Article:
Easy, her fifth album, is her tightest, most mature record to date. A great deal of the record has to do with the blessing of losing control, and how easy that makes it to gain control.
“This album is more acoustic. I don’t know if organic is the right word, but that’s how it feels, more organic,” she says, taking her time about answering, s she still doesn’t know quite how to describe Easy. “I know that it’s more mature. I’m 33 now. So the record is more laid back. It’s cozy.”
It’s also a record that she’s been actively thinking about since What I Deserve was released, according to her manager, Joe Priesnitz. “Two years ago [Rykodisc] asked her what she envisioned for her next release, and without missing a beat, she said she was thinking about making a record in a simple acoustic style leaning toward bluegrass and real country,” Priesnitz says. “It was a bit of a shock then. But talk about vision…look what style is the talk of the music business today.”
True to Willis’ vision, Easy is a stripped-down, acoustic record that slides toward bluegrass and traditional country while hanging onto its folk, rock and blues inspirations. It was recorded over two weeks in December in the Austin studio of Asleep At The Wheel’s Ray Benson, and mixed over two January weeks in Nashville.
“It was different because I had the baby at home, and it was Christmastime,” she says. “I felt like I was doing 100 different things at once, but it was a very positive experience.”
The title track, “Easy (As Falling Apart)”, is Willis’ declaration of giving up control. In a beautifully arranged slow groove, Willis sings: “I want the sun to shine on me/To shine on me/And set me free/How could I know/Oh, how could I know/That it’d be easy…easy as falling apart.”
Willis is an artist who makes an album in the purest definition of the word: Each song is related, like a beautiful collection of linked short stories. The theme continues in most of the album’s songs, most notably the uptempo self-realization of “If I Left You”, the Robison-penned “What Did You Think”, and “Not What I Had In Mind”, a beautiful ode to indecision.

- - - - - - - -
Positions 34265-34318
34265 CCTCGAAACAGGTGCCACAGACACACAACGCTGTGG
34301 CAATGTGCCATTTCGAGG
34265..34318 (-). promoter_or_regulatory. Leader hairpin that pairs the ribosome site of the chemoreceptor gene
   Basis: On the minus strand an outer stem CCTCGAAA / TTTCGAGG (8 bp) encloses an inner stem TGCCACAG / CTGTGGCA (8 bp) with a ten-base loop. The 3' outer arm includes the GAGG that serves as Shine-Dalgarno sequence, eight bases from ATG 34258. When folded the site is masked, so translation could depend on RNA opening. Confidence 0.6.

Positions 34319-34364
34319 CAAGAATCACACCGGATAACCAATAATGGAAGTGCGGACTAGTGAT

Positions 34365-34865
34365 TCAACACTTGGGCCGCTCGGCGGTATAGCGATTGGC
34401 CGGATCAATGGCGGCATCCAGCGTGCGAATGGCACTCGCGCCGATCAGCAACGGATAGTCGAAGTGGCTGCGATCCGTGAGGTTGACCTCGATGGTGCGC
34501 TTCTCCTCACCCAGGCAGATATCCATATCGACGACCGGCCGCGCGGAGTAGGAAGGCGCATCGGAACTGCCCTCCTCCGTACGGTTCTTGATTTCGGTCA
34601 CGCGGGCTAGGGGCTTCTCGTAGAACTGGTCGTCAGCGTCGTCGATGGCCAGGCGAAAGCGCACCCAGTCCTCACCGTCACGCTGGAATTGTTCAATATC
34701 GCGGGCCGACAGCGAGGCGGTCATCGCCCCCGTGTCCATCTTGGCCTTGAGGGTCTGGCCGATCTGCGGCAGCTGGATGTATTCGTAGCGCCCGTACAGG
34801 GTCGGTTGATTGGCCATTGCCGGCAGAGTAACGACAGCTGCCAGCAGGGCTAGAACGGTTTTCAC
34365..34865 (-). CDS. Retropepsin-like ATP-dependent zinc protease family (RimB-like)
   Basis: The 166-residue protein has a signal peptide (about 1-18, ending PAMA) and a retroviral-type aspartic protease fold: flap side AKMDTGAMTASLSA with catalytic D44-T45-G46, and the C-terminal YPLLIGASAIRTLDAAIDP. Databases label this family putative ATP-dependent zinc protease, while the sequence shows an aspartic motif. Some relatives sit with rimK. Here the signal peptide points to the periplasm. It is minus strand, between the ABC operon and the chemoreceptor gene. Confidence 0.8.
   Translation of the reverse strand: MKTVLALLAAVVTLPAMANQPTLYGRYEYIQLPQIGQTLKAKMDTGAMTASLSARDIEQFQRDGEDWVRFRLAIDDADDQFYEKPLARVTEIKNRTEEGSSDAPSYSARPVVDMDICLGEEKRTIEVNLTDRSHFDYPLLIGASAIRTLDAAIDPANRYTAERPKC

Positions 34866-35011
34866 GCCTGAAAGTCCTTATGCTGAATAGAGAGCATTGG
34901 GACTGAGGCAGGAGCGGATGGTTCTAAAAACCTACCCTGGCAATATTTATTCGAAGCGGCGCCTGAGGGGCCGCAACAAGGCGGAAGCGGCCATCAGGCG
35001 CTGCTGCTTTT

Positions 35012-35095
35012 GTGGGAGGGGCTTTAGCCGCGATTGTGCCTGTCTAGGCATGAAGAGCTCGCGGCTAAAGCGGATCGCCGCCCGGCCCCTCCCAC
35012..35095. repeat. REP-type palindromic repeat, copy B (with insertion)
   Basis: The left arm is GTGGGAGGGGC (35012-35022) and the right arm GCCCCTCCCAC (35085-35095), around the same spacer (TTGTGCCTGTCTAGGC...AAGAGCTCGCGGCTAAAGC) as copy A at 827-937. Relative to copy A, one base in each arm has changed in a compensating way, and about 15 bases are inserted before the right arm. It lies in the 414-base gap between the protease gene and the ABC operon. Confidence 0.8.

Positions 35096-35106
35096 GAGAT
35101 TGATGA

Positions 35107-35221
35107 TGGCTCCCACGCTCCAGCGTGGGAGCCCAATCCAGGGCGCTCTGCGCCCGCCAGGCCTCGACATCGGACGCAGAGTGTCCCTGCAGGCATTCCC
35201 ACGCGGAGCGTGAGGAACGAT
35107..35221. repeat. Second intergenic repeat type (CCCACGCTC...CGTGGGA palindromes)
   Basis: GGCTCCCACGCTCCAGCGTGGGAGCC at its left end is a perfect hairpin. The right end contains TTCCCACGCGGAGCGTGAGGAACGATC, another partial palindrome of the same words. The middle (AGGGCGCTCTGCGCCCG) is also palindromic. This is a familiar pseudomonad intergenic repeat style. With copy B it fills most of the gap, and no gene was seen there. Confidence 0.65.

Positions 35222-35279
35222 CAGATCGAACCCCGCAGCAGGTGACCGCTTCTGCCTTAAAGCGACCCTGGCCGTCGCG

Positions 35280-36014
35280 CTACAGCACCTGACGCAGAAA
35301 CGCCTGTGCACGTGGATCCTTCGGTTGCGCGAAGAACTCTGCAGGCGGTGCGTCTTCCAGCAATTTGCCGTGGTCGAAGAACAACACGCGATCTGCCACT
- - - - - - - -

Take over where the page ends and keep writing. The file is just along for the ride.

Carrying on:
The closing track is called “Reason To Believe”, and is one of the best songs she’s ever recorded, speaking to the album’s double theme of redemption and losing control. In this case, it’s redemption by way of a child.
“I feel amazed that I was able to capture how it felt to have this baby in my life,” she says of the song. “I wanted it to be subtle, so that it could play as a love song as much as a lullaby, but most of all I wanted that to be a song for my son. I wanted to give that to him, for him to have that song when he’s a man. You know, he gave me a freedom that I’ve never experienced before, so that song is all for him.”
Even without hearing her thoughts on this, all of the above is presented to the listener not only in the lyrics, but also in Willis’ quiet, hypnotic delivery: “Suddenly it’s clear/There’s not a thing I should fear.”
Willis wrote or co-wrote six of the record’s ten tracks, and does a rousing cover of Kirsty MacColl’s “Don’t Come The Cowboy With Me Sonny Jim” — a song she has wanted to record for years, “but I knew I didn’t have the vocal maturity to do it,” she says.